control shall be arranged to suit semi skilled operation by the building occupants.

For complex arrangements provide an anodised sheet metal drawing showing each
light group and how the lighting corresponds to the switching or similar.

The labelling schedules shall be submitted for review for suitability prior to
manufacture to the CSIG region.

The fixing of labels shall be by means of escutcheon pins or brass tapped screws.
Adhesive fixing is not be acceptable.




13 June 2005                                                         Page 20
3.1.6      Lighting Circuitry

New lighting power circuits shall be designed to a maximum circuit utilisation of
66 percent (ie 33 percent spare capacity).


3.1.7      Power Factor

All fluorescent and high intensity discharge lighting systems are to be power
factor corrected (to at least 0.9pf). The Designer shall consider both individual
equipment/luminaire correction and centralised correction based on the best
through life performance


3.1.8      Equipment

In industrial or commercial areas the designer is to ensure that the colour rendition
of the lighting system is suitable for the tasks performed. Where lights are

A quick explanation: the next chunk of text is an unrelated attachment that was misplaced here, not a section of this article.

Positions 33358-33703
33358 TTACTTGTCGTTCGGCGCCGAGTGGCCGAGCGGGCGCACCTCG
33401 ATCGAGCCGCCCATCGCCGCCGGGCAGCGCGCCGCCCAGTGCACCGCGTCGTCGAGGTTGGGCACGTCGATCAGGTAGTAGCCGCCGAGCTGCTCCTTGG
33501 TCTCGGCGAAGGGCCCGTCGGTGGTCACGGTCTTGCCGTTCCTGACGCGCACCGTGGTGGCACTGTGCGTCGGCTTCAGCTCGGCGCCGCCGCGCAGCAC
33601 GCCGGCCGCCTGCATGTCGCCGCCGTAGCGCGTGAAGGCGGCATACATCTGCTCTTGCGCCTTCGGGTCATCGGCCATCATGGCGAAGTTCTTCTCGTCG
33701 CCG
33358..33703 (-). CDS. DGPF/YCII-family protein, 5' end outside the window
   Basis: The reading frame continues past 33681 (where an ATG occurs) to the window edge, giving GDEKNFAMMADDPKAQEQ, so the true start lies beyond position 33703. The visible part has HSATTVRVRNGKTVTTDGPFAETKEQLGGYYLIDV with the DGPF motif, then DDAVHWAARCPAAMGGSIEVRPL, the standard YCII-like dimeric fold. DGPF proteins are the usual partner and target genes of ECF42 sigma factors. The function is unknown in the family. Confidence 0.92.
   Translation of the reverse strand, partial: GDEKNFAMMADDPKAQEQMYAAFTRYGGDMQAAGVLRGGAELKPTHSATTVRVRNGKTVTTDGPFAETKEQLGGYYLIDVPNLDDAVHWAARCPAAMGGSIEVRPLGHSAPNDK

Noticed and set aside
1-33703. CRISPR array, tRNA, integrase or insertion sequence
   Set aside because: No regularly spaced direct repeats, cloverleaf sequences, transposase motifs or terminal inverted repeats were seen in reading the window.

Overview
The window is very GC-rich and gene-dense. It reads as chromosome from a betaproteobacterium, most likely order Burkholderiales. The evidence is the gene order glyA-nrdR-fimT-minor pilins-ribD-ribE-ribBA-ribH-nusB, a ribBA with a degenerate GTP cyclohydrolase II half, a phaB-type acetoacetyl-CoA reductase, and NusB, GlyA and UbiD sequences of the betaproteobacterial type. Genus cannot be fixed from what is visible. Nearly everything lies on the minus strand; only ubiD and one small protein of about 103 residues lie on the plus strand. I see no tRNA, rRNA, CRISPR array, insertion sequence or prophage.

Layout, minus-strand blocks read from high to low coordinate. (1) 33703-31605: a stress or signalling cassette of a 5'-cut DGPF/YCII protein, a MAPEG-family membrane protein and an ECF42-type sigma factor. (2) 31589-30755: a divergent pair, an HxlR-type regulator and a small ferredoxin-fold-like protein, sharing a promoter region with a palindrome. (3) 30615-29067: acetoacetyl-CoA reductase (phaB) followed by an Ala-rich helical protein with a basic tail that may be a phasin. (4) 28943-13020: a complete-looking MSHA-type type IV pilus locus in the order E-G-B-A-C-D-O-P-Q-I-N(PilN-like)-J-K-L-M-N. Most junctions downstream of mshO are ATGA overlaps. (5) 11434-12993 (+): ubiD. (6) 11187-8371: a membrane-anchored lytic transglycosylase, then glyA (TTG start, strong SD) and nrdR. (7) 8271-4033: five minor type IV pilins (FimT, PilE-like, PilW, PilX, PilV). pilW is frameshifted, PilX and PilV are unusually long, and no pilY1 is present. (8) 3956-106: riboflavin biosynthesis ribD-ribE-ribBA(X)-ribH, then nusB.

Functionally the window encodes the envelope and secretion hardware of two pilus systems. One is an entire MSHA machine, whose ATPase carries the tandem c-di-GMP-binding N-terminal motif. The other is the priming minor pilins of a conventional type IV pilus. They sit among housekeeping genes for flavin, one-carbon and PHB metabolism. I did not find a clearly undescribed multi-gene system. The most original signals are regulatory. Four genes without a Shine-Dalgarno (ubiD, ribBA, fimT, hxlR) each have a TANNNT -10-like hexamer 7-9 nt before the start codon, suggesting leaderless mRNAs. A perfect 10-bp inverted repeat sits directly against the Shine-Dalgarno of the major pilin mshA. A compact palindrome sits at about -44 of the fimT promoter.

installed in areas that could be exposed to mechanical damage (eg plant rooms)
the fittings shall be provided with suitable wire guards or similar.

Discharge lighting installed in hangars or other sensitive areas shall have fail safe
type control gear that will automatically de-energise the igniter circuit in the event
of lamp failure to prevent any failure condition from causing a potential fire
hazard.

All fluorescent lights are to have electronic starters.


3.1.9      Luminaire Standards

The base or region may have lighting standards which will need to be addressed
by the designer in the development of new works. The designer will need to
consider these and adopt them where they comply with the requirements outlined
in this policy and offer practical and cost effective solutions.

Where a regional standard is identified but is not proposed for adoption the
reasons why is to be addressed in the design report for Defence agreement.


3.1.10 Review existing and new facilities for Lighting Control (LC)
implementation

A study of previous Defence installations can provide valuable insight into the
strategies and principles of lighting systems and their control.

Preliminary decisions need to be made about the types of systems to be installed.